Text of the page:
“Refreshing.... Asks urgent questions about female ambition. Fans of Lab Girl have found a worthy successor.”—Real Simple
A powerful debut novel—a wonderfully engaging infusion of Lab Girl, The Assistants, and Eleanor Oliphant Is Completely Fine—that pits the ambition of scientific discovery against the siren call of love.
Emily Apell arrives in Justin McKinnon’s renowned research lab with the single-minded goal of making a breakthrough discovery. But a colleague in the lab, Aeden Doherty, has been working on a similar topic, and his findings threaten to compete with her research.
To Emily’s surprise, her rational mind is unsettled by Aeden, and when they end up working together their animosity turns to physical passion, followed by love. Emily eventually allows herself to envision a future with Aeden, but when he decides to leave the lab it becomes clear to her that she must make a choice. It is only years later, when she is about to receive a prestigious award for the work they did together, that Emily is able to unravel everything that happened between them.
A sharp, relevant novel that speaks to the ambitions and desires of modern women, The DNA of You and Me explores the evergreen question of career versus family, the irrational sensibility of love, and whether one can be a loner without a diagnostic label.
|Product dimensions:||8.90(w) x 6.10(h) x 1.10(d)|
About the Author
Andrea Rothman was born in Brooklyn NY and raised in Caracas, Venezuela. Her debut novel, THE DNA OF YOU AND ME, was published by William Morrow-HarperCollins in March of 2019. The novel has received starred reviews from Publisher’s Weekly and Library Journal, and won an award for Best Popular Fiction in English at the 21st International Latino Book Awards in Los Angeles.
Prior to being a fiction writer, Rothman was a research scientist at the Rockefeller University in New York, where she studied the sense of smell. She holds an MFA in writing from Vermont College of Fine Arts and was a fiction editor for the VCFA journal of the arts-Hunger Mountain.
Her essays and short stories have appeared in print and online journals such as Literary Hub, Lablit, Cleaver Magazine, and Litro Magazine among others, and can be viewed at www.andrearothman.com.
Rothman lives with her husband and two children in Long Island, New York. She is at work on a second novel.
Most Helpful Customer Reviews
Rothman's debut novel is a fierce and eloquent exploration of what it is to be a woman working in #STEM - a scientist in the cut-throat world of cutting edge research and academia. It invites us into the heart and mind of Emily, a character we grow to respect and admire, who is faced with the messy business of a budding romance with a colleague, in the laboratory where she works. Should she allow herself to put all she holds dear at risk, or should she smell a (lab) rat? This one's a powerful literary page-turner.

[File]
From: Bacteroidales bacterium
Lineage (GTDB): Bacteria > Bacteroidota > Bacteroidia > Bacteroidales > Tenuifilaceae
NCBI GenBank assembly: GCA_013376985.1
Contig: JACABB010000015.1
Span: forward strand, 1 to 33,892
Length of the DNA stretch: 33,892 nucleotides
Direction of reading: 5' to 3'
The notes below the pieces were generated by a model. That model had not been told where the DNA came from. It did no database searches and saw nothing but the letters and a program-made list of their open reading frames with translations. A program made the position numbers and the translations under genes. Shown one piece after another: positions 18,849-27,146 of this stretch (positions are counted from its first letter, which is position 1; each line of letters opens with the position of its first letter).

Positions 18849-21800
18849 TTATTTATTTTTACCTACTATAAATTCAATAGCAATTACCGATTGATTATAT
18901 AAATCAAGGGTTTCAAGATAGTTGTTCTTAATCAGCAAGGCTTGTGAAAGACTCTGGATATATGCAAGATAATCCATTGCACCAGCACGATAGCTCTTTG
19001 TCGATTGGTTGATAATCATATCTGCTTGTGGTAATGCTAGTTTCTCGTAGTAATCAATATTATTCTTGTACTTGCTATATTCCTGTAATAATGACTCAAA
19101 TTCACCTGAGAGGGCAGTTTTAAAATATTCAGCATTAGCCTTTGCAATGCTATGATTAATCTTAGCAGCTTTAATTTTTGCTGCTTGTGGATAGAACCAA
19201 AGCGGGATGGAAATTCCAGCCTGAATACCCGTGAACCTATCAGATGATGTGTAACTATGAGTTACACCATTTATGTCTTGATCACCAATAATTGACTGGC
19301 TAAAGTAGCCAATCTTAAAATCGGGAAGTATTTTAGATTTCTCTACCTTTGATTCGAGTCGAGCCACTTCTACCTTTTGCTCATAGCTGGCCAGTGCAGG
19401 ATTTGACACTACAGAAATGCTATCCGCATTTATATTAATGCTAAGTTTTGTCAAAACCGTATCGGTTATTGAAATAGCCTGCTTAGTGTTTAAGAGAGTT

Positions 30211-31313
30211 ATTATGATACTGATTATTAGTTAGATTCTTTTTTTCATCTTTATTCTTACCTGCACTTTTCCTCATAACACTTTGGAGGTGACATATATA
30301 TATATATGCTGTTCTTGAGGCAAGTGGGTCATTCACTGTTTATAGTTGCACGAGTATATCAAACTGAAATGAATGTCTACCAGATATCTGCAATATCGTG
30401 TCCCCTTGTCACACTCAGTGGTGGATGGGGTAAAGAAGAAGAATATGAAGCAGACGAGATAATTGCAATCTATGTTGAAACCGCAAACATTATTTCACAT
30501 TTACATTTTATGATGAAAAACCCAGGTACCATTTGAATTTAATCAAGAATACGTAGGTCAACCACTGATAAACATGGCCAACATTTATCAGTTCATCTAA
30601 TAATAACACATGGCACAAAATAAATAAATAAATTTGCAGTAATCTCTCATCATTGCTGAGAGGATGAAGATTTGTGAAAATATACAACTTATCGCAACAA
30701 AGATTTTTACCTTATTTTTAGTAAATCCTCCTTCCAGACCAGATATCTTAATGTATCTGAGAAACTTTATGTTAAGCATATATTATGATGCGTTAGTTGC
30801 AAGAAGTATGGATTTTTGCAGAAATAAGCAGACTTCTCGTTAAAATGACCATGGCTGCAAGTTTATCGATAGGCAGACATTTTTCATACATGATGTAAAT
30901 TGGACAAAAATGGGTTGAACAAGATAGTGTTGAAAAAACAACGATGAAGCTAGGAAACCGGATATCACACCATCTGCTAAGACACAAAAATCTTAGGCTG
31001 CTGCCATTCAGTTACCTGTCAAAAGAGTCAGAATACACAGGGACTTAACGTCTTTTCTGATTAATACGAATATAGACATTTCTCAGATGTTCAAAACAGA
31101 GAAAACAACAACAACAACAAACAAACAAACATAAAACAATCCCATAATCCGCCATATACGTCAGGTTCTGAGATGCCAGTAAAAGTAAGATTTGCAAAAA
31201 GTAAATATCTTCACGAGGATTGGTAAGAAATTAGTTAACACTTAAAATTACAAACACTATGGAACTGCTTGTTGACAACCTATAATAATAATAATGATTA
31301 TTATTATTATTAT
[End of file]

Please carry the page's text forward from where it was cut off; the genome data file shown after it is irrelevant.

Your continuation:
I did like this book even if I didn't love it. This was a book that was very different than I thought it would be. I thought that this was a romance. It was labeled romance, the book's description sounds romantic, and even the title sounds like a romance novel. But it didn't feel like a romance. Yes, there is a relationship in the book but not one that I could get excited about. I still found this book to be very readable and did enjoy the experience. This book was really heavy on the science which I liked. It might have been a little too detailed at times but I like that kind of thing so it worked for me. I found the research that Emily and Aeden were doing really interesting and was eager to see how their experiments would turn out. I had some trouble with Emily and Aeden's relationship. They had no chemistry. None at all. I felt no passion between them. I also don't think that this relationship was really healthy. Things started between them with some rather odd sexual encounters. I felt like Emily was being taken advantage of more than anything, especially since one of the encounters were less than consensual. When I read a romance, I need a couple that I can cheer towards their happily ever after but with this pair, I felt that they really shouldn't be with each other. This book is told from Emily's point of view and I did find her to be a really interesting character. She was raised by her father in a lab so it was really no surprise that she felt at home in a lab. She is awkward in social situations and would really rather focus on work. While it is not confirmed, the story hints that Emily might be on the spectrum. I really did want to see good things come for Emily. I did enjoy this book even if I had some issues with it. I found this to be a very quick read and I am glad that I picked it up. I wouldn't hesitate to read more from this author in the future. I received a review copy of this book from William Morrow.